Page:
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About Holding the Ghosts

Holding the Ghosts

(Mixed Media)


New work in collaboration by WiL Labelle & Coleman Stevenson


In folk literature around the world, the trope of containing a spirit inside a vessel proliferates. Tale type 331 is labeled “The Spirit in the Bottle” to describe tales collected across eastern and western Europe, Scandinavia, Asia, and the Americas about evil spirits trapped inside bottles that must do the bidding of whoever frees them. Other folktales repeat motifs such as “soul hidden in water bottle,” “revenant tricked or jeered into a bottle, corked up and put in safe place,” “spirit in bottle (bag) as helper,” “stopped bottle as protection against witches,” and many more. In the lore of King Solomon, a magically inscribed ring could be used to seal individual spirits inside leather bottles, giving the possessor command over the demon inside. In Arabic folk narrative, the jinn are elemental spirits that can be either benevolent or malevolent and may also be contained/summoned (with vessels and magic rings also sometimes involved here).


This concept has not been confined to the realm of stories. Throughout history, humans have crafted actual vessels to seal up the demons/spirits/ghosts that they believe intend to do them harm. Ancient Mesopotamian incantation bowls were buried upside down in the soil near the home, their terracotta surfaces inscribed with spiraling magical text to ward off demons. The tradition of bottle trees common in the southern United States originates with people from Africa brought to the Old South during the transatlantic slave trade. Empty glass bottles are placed upside down on the cut branches of a tree (or tree-like structure); the colored glass is thought to attract evil spirits, luring them inside the bottles where they become trapped and destroyed by the sunlight. Witch bottles made by filling stoneware (Bellarmine jugs) or more recently glass with pins/nails, protective herbs, knotted thread, and urine have been found inside the walls of English country homes during remodeling.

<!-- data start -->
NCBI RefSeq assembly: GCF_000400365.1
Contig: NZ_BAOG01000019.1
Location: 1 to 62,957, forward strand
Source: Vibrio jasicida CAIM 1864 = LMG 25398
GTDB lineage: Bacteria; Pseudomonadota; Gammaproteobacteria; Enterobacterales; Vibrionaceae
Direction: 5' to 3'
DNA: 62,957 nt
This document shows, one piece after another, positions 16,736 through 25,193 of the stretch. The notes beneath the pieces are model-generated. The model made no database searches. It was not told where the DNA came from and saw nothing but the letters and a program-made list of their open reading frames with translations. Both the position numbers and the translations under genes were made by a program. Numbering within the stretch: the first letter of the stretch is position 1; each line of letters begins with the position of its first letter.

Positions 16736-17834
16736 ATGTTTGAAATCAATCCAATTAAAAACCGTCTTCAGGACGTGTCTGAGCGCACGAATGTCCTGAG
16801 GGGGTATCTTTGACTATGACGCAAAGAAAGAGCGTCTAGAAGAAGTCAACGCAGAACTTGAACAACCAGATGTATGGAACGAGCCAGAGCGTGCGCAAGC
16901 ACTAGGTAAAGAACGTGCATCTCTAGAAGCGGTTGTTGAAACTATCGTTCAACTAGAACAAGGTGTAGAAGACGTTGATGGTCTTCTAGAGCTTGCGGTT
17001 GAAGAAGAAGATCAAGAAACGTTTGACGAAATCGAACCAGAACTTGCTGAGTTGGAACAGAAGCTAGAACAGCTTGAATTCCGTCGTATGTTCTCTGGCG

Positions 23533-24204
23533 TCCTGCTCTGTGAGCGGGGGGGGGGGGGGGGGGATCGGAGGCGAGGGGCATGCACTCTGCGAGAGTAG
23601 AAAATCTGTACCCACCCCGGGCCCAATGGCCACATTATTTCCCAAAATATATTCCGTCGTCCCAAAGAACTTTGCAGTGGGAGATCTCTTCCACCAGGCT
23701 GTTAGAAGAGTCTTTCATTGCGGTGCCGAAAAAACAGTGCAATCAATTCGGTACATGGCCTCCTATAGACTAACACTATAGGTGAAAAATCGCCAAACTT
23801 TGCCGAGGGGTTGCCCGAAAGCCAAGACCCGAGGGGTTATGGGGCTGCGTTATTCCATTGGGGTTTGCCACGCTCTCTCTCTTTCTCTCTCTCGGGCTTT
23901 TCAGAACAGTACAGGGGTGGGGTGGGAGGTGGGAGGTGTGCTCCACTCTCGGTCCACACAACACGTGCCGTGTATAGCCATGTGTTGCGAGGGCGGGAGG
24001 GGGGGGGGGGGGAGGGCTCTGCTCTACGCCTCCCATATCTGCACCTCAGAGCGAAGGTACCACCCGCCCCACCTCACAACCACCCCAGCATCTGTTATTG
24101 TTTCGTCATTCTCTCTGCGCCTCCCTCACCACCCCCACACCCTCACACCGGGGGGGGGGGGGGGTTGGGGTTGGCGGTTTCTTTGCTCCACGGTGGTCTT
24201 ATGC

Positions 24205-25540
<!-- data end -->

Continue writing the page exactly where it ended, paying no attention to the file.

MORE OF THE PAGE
This collaborative series takes its central metaphor from these stories, beliefs, and practices, but broadens the ideas of “spirit” and “haunting.” When exploring possibilities for our work, we thought about how tangible objects, in general, are commonly vessels for ideas, just as language is. Things we say or things that are said to us can remain with us for a lifetime; the objects we keep around us keep fleeting encounters alive. We considered how our bodies/brains are also vessels–-repositories for personality, soul, memory—and how we try to contain or control what haunts us, the “personal demons,” the revenant memories, the profound or traumatic experiences that have shaped who we are. Ultimately, we asked ourselves what actual, external vessels holding our emotions and experiences (positive or negative) would look like, feel like. What is the nature of the ghost held within each, and how would the vessel change depending on whether we were locking something away for safekeeping or locking it up to keep ourselves safe? In this way, Wil’s vessels are expressions of their contents. My illustrations are, for the most part, representations of the contained spirits, or grapplings with their lived effects.


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